Objective: To investigate the prevalence of thyroid dysfunction and autoimmunity in type 2 diabetic patients.
Methods: The study was conducted at the National Center for Diabetes, Endocrinology and Genetics, Jordan University Hospital, Amman, Jordan, between March 2000 and September 2000. A group of 908 type 2 diabetic patients (T2DM) were recruited in the study and underwent investigations for thyroid functions; free thyroxine (FT4), free tri-iodothyronine (FT3) and thyroid stimulating hormone (TSH). Six hundred had performed thyroid autoantibodies, thyroid peroxidase antibodies (TPOab) or antimicrosomal antibodies (AMA) and thyroglobulin antibodies (Tgab). They were compared with 304 non-diabetics, of those 282 had performed thyroid antibodies.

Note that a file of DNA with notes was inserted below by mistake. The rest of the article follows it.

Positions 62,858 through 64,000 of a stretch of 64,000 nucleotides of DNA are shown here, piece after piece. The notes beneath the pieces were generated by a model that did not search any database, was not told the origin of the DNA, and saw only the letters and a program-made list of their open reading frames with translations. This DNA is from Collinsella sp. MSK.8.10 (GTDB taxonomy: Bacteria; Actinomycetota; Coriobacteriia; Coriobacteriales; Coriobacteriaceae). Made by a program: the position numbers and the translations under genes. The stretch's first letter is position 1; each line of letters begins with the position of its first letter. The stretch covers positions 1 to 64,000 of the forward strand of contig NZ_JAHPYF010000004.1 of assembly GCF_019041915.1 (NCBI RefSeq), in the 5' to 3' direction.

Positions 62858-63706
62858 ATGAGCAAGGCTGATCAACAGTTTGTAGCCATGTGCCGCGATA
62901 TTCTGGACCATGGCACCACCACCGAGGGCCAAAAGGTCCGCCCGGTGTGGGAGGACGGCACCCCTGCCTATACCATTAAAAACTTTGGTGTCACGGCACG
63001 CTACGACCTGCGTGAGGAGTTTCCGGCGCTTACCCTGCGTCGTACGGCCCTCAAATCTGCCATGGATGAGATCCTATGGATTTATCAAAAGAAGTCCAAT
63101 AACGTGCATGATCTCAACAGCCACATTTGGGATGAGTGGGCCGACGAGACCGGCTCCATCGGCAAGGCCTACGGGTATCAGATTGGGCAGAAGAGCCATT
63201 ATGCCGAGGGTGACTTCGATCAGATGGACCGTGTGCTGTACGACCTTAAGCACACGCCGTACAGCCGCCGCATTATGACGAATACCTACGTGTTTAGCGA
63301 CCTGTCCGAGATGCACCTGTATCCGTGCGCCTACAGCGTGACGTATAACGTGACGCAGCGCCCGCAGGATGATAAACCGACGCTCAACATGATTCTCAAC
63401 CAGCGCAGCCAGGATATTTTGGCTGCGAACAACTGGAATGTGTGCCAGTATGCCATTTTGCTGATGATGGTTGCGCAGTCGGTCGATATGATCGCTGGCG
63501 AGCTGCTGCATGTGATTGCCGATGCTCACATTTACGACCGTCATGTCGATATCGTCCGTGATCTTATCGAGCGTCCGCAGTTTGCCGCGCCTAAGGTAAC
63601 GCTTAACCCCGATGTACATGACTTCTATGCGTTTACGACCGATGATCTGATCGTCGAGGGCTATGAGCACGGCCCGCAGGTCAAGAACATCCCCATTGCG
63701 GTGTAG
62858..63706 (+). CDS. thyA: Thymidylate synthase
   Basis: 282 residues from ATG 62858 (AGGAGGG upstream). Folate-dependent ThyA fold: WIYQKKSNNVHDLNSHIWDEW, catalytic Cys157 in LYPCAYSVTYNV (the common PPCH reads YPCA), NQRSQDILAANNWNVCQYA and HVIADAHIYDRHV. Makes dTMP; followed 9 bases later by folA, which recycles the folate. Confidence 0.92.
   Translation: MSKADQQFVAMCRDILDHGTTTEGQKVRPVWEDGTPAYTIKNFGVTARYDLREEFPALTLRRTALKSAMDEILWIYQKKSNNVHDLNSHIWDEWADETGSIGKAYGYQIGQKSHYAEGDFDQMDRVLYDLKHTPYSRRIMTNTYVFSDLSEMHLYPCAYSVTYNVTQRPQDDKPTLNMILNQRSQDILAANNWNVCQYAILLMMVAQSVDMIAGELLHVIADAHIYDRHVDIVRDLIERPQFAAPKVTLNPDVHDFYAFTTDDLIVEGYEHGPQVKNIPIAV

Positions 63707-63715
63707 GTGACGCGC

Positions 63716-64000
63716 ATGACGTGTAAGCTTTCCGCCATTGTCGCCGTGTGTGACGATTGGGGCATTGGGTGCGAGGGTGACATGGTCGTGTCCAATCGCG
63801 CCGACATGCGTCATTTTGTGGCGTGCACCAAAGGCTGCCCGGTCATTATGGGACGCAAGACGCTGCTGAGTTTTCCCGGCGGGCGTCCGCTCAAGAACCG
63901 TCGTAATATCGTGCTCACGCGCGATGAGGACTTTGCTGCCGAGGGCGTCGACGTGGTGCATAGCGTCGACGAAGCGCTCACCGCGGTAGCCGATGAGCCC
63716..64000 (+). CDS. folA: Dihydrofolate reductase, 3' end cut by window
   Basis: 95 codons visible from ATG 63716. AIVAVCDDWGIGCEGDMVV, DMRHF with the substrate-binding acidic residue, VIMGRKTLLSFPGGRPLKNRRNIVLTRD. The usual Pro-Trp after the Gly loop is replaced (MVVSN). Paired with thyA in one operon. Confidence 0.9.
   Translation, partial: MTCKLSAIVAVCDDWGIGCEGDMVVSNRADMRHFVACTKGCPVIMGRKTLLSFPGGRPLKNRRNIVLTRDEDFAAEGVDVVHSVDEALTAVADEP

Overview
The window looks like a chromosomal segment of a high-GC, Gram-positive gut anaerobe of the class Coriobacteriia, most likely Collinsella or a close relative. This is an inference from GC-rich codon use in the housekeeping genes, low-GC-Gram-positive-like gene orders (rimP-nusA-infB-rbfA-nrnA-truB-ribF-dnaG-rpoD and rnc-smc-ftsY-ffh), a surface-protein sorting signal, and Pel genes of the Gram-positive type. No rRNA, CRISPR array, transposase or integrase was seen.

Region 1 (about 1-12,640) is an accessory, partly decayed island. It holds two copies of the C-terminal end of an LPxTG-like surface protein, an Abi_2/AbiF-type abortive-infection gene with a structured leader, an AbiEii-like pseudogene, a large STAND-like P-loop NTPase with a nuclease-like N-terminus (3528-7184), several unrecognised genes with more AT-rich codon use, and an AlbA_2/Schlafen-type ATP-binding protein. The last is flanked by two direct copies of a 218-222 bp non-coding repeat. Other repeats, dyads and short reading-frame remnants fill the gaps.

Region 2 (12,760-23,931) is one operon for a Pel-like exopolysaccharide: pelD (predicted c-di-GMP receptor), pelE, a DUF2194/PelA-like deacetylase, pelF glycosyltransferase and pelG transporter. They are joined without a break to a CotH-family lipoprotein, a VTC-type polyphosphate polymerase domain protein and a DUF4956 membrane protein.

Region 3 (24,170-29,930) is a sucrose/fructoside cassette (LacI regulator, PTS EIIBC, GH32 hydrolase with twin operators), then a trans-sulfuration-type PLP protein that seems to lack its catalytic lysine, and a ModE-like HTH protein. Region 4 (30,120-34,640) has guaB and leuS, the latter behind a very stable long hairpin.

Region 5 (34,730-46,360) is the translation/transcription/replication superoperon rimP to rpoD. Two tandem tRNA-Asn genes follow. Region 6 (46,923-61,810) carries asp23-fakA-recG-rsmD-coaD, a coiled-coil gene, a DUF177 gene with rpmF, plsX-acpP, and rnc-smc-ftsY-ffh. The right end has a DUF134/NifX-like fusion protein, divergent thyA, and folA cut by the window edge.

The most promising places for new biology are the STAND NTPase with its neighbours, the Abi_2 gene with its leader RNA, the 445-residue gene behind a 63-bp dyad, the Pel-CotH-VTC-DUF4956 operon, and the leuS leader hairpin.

Results: Fifty-three (5.9%) of diabetic patients were known to have thyroid disease. As a direct result of screening, new thyroid disease cases were diagnosed in 6.6% of the patients. Thus, the overall prevalence of thyroid disease was found to be 12.5%. The most common was subclinical hypothyroidism (4.1%). In the control group, the prevalence of thyroid disease was 6.6%. The most common was subclinical hypothyroidism (5%). There was a significant difference between diabetics and control subjects p=0.0064. Positive TPOab was found in 8.3% of T2DM patients (N=600) versus 10.3% in the control group (N=282) p=0.412. Positivity for both TPOab and Tgab was found to be 2.5% of T2DM versus 6% of the control subjects p=0.0155.
Conclusion: This study suggests that diabetic patients should be screened for asymptomatic thyroid dysfunction.